All displays, which are being made by Acer, Asus and HP at the moment, will have a peak brightness of 1000 nits (or cd/m2) and will also cover the full professional DCI-P3 colour gamut, so they should look pretty damn nice when they launch this summer. With an Nvidia Shield onboard as well, you’ll also be able to stream your PC games to the display, play the latest Android games, and get built-in Netflix, Amazon Prime Video and all manner of other entertainment apps for when you decide you need a break from all that big-screen gaming.

No word yet on how much these things will actually cost, but when your typical 65in TV usually costs in the region of £1000-1500, I wouldn’t be surprised if they end up being north of two grand when they finally hit stores. I’ll keep you posted.


  1. shaydeeadi says:

    Nvidia potentially setting a trend on big, high quality gaming monitors is welcome news indeed. Might make them more affordable overall as some of them are crazy expensive compared to TV costs.

  2. Blowfeld81 says:

    I am not sure about those gigantic monitors, you will have to sit quite afar from them, I guess, as otherwise you will miss information at the border of the screen, without your eyes having to move quite far.

    I would be more comfortable by screens around 40 – 50 inch with mentioned features, without bleeding or glow or gsync flickering and at a proper price below 2k Euro. ;)

    • Solidstate89 says:

      Those monitors come with a built-in nVidia shield capabilities. It seems to me they’re being sold as “monitors” because they have no built-in scalers or tuners like a TV would. It would rely entirely on hooking up something like an HTPC to it. Especially since nothing else supports Gsync except an nVidia graphics card.

  3. Carr0t says:

    40-50 inch is still way too big for me. My living room has a 37″ TV in as anything bigger just looks oversized in there. The office is smaller, and my monitors are currently 24″. I’m planning an upgrade to 27″, but I wouldn’t want to go any larger than that. I just want 4K 120+Hz to come out in that range too, as I’d want any new monitor to last me a good 10+ years.

  4. mattevansc3 says:

    Unless games start allowing to set the UI based on screen size, not resolution I won’t be buying into it.

    I’ve tried gaming on my TV and the UI, especially written words, never scale for how far away I’m likely to sit away from the TV so it just across as stretched and blurry.

    • juan_h says:

      Some games are better than others in this respect. Anything action-y or meant to be played with a controller is probably going to be fine. In my experience, the games that really suffer on big screens are strategy games and PC-centric RPGs. At 1080p on a 42″ television, Crusader Kings II is an eye-straining, headache-inducing epxerience. I have to drop the resolution to 1360×768 in order for it to be endurable. I would like to drop the resolution even further, but if I did there wouldn’t be enough screen space for all the things that I want to see simultaneously. There are mods for CK2 that will let you change the font but none that make the font bigger. I am forced to assume that doing so would break the UI.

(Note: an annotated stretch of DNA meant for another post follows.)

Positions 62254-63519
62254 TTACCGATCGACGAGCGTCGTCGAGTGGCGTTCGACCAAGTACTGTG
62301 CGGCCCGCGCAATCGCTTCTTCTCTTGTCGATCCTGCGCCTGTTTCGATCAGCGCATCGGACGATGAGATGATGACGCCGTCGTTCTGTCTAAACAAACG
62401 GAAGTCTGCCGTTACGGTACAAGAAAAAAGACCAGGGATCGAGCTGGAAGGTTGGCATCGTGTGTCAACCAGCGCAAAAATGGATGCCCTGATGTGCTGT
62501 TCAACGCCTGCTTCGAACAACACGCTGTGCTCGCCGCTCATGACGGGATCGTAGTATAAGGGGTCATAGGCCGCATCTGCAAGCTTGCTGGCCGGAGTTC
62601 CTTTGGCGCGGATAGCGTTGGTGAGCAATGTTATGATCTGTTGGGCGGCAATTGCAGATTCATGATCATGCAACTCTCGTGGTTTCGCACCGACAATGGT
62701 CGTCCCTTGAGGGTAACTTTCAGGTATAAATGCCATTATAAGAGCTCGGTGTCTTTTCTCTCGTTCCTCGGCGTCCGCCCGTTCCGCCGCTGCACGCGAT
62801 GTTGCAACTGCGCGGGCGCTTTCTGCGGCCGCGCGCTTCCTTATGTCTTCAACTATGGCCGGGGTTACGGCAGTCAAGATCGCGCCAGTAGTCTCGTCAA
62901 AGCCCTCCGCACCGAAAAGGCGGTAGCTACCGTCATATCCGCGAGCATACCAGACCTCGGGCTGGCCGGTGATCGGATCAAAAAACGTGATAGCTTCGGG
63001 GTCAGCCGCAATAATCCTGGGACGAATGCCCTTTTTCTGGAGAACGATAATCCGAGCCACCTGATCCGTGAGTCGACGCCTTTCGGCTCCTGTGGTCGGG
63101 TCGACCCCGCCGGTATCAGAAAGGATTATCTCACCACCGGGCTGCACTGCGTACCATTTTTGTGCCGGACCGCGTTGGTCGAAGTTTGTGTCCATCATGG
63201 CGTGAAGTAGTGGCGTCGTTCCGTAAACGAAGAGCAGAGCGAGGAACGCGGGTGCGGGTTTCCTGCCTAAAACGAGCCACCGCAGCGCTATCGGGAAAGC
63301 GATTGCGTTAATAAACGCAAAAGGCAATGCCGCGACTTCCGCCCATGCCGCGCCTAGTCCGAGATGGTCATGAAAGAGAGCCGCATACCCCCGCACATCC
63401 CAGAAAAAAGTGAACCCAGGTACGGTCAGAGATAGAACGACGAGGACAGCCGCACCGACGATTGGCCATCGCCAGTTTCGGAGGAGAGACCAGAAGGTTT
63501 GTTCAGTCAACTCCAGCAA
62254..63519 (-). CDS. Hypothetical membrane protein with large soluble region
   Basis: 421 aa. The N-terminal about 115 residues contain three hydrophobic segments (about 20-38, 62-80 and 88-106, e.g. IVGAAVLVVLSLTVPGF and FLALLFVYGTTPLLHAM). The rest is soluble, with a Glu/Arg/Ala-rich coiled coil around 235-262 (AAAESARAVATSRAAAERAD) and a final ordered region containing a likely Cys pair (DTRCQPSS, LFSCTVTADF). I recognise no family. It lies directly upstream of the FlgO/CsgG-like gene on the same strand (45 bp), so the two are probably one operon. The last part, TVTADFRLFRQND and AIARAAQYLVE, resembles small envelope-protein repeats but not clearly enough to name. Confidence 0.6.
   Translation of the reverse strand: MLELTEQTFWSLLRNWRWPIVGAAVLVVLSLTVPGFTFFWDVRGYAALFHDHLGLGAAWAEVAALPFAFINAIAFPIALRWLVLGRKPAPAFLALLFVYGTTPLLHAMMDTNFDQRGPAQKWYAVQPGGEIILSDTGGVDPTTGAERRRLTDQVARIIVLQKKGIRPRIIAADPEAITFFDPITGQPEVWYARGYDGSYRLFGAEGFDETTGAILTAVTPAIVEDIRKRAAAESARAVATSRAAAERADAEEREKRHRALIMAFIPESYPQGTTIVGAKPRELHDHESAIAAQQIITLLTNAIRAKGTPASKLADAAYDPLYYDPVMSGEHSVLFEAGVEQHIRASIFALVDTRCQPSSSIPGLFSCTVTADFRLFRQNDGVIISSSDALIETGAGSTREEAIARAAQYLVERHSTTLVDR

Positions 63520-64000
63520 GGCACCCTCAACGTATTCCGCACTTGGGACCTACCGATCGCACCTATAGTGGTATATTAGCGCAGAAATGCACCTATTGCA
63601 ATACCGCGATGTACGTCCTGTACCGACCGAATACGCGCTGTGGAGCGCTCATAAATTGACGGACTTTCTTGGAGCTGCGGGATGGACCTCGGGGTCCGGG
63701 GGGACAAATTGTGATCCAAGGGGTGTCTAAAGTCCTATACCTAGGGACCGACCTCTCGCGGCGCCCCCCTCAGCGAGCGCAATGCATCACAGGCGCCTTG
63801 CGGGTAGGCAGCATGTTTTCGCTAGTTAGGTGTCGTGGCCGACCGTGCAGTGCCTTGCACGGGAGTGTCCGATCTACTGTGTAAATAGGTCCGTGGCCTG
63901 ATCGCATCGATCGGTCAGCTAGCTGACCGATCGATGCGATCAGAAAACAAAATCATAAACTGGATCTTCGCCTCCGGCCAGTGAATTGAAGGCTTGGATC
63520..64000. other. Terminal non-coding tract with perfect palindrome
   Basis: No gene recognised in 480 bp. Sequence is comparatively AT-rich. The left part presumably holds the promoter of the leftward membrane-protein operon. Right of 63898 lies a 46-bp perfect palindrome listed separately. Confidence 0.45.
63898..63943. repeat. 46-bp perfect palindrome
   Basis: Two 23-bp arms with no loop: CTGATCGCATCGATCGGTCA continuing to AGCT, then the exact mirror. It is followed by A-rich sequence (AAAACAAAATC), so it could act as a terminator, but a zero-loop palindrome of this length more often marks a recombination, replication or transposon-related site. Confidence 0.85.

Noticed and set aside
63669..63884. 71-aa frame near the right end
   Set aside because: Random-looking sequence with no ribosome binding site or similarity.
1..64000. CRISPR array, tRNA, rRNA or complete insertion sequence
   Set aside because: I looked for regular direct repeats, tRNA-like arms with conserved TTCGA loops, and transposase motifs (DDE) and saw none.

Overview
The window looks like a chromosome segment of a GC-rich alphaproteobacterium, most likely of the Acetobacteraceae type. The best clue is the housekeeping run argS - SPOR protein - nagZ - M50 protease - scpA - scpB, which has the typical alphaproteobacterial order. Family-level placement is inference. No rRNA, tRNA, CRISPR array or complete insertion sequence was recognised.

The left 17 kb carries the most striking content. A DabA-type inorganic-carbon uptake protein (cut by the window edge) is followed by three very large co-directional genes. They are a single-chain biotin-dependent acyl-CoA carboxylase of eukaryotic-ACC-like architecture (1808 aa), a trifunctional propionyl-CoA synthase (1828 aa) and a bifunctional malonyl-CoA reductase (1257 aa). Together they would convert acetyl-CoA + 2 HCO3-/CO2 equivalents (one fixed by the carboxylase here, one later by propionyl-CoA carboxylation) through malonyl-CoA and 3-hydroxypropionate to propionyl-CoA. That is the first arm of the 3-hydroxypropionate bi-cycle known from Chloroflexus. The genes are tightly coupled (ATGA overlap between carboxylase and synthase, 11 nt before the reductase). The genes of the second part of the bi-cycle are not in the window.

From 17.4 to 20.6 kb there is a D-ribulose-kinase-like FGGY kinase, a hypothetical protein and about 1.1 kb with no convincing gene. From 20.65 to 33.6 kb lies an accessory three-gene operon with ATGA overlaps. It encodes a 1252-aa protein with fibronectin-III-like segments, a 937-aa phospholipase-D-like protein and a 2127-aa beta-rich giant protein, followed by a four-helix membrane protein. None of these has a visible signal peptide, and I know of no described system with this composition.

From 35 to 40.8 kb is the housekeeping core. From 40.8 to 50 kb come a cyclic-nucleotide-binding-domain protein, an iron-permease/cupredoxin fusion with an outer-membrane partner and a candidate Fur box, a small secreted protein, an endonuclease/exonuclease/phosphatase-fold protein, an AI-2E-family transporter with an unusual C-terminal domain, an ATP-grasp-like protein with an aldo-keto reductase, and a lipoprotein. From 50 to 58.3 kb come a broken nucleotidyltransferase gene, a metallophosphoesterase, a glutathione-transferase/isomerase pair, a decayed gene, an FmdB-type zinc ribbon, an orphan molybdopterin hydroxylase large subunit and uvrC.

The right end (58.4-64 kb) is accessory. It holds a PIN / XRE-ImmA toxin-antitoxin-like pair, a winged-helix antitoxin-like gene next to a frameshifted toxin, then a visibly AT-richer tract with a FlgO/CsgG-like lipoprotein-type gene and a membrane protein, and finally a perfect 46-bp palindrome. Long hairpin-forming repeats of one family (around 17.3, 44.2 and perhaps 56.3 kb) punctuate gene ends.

5. GrumpyCatFace says:

    Yes, I should definitely purchase a new CPU, before they fix the Meltdown/Spectre issue, to be sure that I can purchase another one after the fix.

    This makes good sense to me.

  6. Premium User Badge

    phuzz says:

    I’ve got a 24″ monitor (well, two, and one’s an ultrawide so it’s actually closer to 27″) and that’s quite big enough for me at desktop distances. Higher resolution would be nice.
    I’d rather have smaller pixels close to my face rather than big ones in a massive TV on the other side of the room.

  7. fish99 says:

    I could go up to 30″ for a desktop monitor (currently using 24″), but beyond that is just a bit silly, unless you’re sitting across the room, in which case a TV would be cheaper.

    I’m sure some people will like them though.

  8. Imperialist says:

    While i own both AMD and Nvidia products (which i have both praise and condemnation for), i will say it sure looks like AMD has a case of “We are actually innovating and doing something that people will like/use, and it will be affordable by average citizens who dont dwell on mountaintops of marble”.
    Then Nvidia comes around and is like “we are making something that is probably going to be so expensive, only 3 people will ever use it, but we sure are great right”.
    AMD has been on the ball these past few years, and their Ryzen and Vega products show promise that may need a bit of refinement.

  9. Fade2Gray says:

    My takeaway from Nvidia is that it’s still safe to upgrade to a current GTX card.